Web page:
194 — Trapping or tethering stones (TS): A multifunctional device in the Pastoral Neolithic of the Sahara

Gallinaro & di Lernia (10.1371/journal.pone.0191765)

Read on 02 March 2018
#archaeology  #anthropology  #paleoanthropology  #neolithic  #stone  #rock  #desert  #sand  #domestication  #hunting  #symbolism  #cattle 

“Trapping stones,” or “tethering stones,” are a type of peculiar artifact found commonly in desert environments dating from 6000–3000 BC. It’s unclear what their actual everyday use was, but according to 19th century Arabic oral legend, the mythical Ben Barour dragged these stones behind caravans to mark the primary transit “highways” of the Sahara.

In the modern day, similar stones are used to control grazing animals: By tying the stone to one leg of the animal it’s possible to let the herd graze freely without worrying about straying.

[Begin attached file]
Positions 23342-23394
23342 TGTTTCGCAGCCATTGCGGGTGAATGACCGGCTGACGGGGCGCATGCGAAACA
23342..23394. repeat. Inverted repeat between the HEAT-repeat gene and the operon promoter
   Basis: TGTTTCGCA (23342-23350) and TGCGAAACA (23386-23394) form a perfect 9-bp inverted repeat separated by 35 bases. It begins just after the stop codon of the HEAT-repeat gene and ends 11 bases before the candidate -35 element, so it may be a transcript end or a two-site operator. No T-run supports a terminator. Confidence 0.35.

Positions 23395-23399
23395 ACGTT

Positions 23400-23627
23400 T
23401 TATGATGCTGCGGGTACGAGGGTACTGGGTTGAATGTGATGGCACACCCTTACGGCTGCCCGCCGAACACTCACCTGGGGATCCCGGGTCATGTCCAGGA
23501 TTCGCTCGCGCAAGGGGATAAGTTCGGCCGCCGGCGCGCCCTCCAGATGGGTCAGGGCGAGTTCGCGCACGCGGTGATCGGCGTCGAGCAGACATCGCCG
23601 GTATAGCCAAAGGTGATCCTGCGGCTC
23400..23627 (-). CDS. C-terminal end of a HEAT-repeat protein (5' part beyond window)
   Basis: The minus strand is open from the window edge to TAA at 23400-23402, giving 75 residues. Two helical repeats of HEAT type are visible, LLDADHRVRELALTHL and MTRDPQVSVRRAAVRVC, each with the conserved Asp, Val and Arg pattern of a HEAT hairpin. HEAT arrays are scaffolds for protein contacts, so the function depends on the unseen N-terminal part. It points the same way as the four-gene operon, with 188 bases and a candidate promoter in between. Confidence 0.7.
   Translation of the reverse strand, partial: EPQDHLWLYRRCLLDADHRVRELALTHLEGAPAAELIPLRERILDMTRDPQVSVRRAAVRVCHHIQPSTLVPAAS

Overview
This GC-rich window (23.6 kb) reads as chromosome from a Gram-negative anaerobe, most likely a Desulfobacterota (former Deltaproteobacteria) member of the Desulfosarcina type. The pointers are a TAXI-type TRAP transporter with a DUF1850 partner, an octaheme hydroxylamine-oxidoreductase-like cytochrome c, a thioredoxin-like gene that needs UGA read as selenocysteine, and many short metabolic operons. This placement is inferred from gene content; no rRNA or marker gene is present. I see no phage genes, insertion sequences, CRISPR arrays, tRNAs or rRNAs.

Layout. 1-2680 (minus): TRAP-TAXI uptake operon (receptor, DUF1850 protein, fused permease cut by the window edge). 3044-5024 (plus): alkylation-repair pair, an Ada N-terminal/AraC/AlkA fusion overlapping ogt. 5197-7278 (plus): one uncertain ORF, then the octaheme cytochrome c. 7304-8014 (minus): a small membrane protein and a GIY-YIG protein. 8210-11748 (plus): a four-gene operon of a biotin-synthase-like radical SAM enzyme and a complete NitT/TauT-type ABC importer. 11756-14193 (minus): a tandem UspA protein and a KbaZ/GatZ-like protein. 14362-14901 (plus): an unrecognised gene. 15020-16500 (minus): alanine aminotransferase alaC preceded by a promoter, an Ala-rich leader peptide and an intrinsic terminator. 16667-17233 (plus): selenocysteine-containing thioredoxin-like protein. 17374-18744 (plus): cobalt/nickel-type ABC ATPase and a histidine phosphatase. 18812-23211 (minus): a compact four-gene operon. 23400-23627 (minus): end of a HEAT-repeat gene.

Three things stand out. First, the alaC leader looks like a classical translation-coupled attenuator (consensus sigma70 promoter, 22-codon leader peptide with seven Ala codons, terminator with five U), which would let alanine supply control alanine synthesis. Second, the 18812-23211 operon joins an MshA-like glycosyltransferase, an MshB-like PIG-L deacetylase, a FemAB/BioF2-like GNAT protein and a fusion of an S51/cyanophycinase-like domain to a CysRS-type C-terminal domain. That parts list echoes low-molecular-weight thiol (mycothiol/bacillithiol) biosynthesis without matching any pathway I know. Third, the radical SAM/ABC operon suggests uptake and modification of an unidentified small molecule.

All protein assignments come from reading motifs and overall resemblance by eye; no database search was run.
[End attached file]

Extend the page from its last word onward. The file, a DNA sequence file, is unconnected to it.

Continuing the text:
The researchers look to a very large database of 837 TS incidence, size, weight, and shape to learn more about the nature of these artifacts.

The weight of the stones does not vary with material or find-location, suggesting that they are calibrated instead to the strength of the tethered animals.

The stones are also found in carved rock art scenes (even giraffes and ostriches are shown with stones around their legs!) and ceremonially slaughtered cattle were commonly buried with the stones in later periods. The authors hypothesize that the stones were first used for hunting; then were later used for domesticating or herding already-domesticated animals;and then were finally used symbolically or ritually.